I can ascribe some of this to not spending as much time with those games, opting to continue playing an updated NBA Live 06 PC instead. At the time we were still very focused on modding the PC releases of NBA Live, and then the early PC versions of NBA 2K. Most of our Forum discussion revolved around the PC version, so there was less interest – and therefore, less incentive – in devising custom sliders for the seventh generation NBA Live games. Seeing as I didn’t spend as much time with those games when they were new, my own gaming habits didn’t provide any personal incentive to experiment. I have of course since developed a greater appreciation for those titles.

Ironically, I’ve ended up spending more time playing recent games on a console, and that naturally contributed to opting for a comparatively vanilla experience. I’ve still purchased NBA 2K on PC over the past generation and spent time playing it solo, but playing MyCAREER and Pro-Am with friends on PlayStation 4 monopolised my gaming sessions. For this reason, I haven’t been as involved in modding as I once was, either as a creator or a user. I’ve continued to buy the PC version of NBA 2K while telling myself that I’d use it for mods; my own, and/or the community’s. Sadly, I’ve underutilised my copies of the PC version in that regard, and frankly, in general.

2013 NLSC Roster Update for NBA Live 06

There’s another reason that I’ve generally avoided installing mods in my games over the past generation, and again, it has nothing to do with not wanting to support the modding community. With the launch of The Friday Five in 2013, and Wayback Wednesday and Monday Tip-Off in 2015, I’ve been focusing on creating different content. Instead of mods and sliders, I’ve written articles, and produced a few videos now and again. To that end, I’ve required screenshots and footage of the games. In order to accurately represent what I’m discussing in my commentary on basketball gaming – and to ensure focus on the issues – that media is always from a vanilla title.

That’s not to say that I haven’t installed mods. Sometimes that’s been useful or even necessary for an article, and I’ve also played with mods for my own enjoyment. I’ve also tried out some sliders here and there as well, though I haven’t been able to really benefit from them due to my aforementioned choice in modes. Of course, even when I was actively modding NBA Live back in the day, I had to be careful about which files I had installed. Naturally I had my own roster files in place along with all of the art files that they required, and mixing other mods in with them might have resulted in me redistributing something that I didn’t have permission to, or causing a conflict.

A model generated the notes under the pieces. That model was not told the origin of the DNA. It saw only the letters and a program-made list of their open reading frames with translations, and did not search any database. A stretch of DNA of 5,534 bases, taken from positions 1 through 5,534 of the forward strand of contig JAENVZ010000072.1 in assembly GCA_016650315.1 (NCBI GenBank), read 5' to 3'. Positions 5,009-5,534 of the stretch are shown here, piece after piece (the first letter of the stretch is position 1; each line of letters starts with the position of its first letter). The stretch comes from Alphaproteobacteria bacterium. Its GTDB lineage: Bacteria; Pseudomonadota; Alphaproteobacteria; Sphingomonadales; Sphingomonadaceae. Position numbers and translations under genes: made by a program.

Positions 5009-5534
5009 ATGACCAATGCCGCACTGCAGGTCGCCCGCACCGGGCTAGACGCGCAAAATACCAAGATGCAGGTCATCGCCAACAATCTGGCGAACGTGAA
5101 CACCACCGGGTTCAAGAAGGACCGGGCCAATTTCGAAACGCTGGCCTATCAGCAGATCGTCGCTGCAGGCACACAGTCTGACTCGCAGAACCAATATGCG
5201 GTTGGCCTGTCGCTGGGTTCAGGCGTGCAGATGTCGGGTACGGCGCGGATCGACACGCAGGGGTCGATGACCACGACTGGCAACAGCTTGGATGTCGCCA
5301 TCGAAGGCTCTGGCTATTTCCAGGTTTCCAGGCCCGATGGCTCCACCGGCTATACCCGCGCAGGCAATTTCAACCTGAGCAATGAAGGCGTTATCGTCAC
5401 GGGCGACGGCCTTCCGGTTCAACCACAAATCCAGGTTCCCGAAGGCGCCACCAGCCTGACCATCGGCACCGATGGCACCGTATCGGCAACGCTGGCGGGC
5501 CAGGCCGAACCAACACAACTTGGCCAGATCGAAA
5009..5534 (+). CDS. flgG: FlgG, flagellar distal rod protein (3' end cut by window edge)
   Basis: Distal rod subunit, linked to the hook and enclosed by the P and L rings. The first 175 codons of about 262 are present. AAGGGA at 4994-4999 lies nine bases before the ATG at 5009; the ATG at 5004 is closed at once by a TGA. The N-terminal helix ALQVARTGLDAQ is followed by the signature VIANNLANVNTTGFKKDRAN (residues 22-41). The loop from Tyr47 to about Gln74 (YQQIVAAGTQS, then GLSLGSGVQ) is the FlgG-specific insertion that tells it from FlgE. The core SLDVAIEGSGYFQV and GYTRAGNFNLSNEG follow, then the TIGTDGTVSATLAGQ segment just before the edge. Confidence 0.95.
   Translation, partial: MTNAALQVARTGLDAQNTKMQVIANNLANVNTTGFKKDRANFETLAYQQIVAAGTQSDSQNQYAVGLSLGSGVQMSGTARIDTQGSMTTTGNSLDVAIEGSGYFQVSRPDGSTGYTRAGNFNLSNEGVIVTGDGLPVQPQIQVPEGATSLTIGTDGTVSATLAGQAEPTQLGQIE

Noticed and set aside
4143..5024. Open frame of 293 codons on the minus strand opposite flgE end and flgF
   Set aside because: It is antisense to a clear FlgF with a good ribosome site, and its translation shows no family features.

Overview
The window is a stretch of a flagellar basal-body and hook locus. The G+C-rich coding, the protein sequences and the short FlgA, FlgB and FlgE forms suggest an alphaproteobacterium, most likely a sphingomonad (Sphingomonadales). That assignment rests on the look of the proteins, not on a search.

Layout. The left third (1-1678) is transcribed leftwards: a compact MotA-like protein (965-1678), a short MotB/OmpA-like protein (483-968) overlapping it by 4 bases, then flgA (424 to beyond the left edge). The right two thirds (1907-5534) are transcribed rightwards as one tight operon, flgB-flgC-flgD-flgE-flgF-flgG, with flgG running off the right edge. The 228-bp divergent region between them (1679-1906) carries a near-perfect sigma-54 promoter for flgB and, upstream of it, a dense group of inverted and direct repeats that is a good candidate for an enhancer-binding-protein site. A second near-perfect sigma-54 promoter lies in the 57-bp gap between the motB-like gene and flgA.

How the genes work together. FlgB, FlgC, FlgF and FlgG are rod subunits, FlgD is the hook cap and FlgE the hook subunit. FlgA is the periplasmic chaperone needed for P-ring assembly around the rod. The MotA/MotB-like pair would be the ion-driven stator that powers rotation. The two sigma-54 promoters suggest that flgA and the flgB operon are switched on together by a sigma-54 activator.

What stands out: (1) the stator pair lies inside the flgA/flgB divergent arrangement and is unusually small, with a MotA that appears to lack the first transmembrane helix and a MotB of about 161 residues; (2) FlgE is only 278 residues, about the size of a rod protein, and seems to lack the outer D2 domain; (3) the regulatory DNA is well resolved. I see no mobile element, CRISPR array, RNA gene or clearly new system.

Do I regret adopting a more vanilla approach to basketball gaming? Yes and no. I enjoy creating the content that I’ve chiefly focused upon in recent years, but I also miss making rosters and sliders, and I know they were a large part of our appeal for a long time. For years I’ve wanted to return to my roots as a franchise gamer, and I’ve missed out on an experience that’s much deeper than the ones I used to enjoy in NBA Live’s Dynasty modes. At the same time, I’ve also had a lot of fun with MyCAREER and its connected experiences, as volatile and toxic as the latter can undoubtedly be. I’ve had too much fun on the virtual hardwood to feel too much anguish and regret.

Trophies in MyCOURT (NBA 2K19)

What’s interesting when I reflect on recent basketball games is how vanilla gaming has impacted my perspective of them. On one hand, I’ve had a more accurate view of the games’ issues and how they play, because I haven’t meddled with them too much. In contrast, I sometimes forget how games like NBA Live 06 PC play out of the box, as I’m accustomed to playing them with slider tweaks and mods. On the other hand, because I’ve opted for a vanilla basketball gaming experience in modes that are quite curated, it could be argued that I haven’t played those games to their full potential. I’ve just taken what I’ve been given, rather than truly trying to make the best of them.

Moving forward, I’d like to return to my roots; not just as a franchise gamer, but with slider creation as well. I’ve dabbled with modding here and there, and I’d like to go further with that. Even if I don’t undertake or contribute to any major projects myself, I’d like to spend more time enjoying the work that others have done. That’s not to say that I’ll be abandoning my articles, videos, or the NLSC Podcast. Obviously there are only 24 hours in a day to play games and create content, and like everyone else, I also have other responsibilities to take care of. Still, as I look to change up my basketball gaming habits, there’s an opportunity to have experiences that aren’t so vanilla.

With that being said, there’s nothing wrong with vanilla basketball gaming! As long as you’re enjoying your time on the virtual hardwood – however you choose to spend it – that’s the main thing. There’s a great deal of depth to modes like MyCAREER and MyTEAM that makes them enjoyable without the benefit of modded content, and mastering the gameplay experience that they offer is part of the challenge. I’ll always have an appreciation for those modes and will no doubt spend time with them in the future, but to keep things fresh, I’m now looking to how I used to play for inspiration. I’m ready to reintroduce flavours other than vanilla to my basketball gaming habits.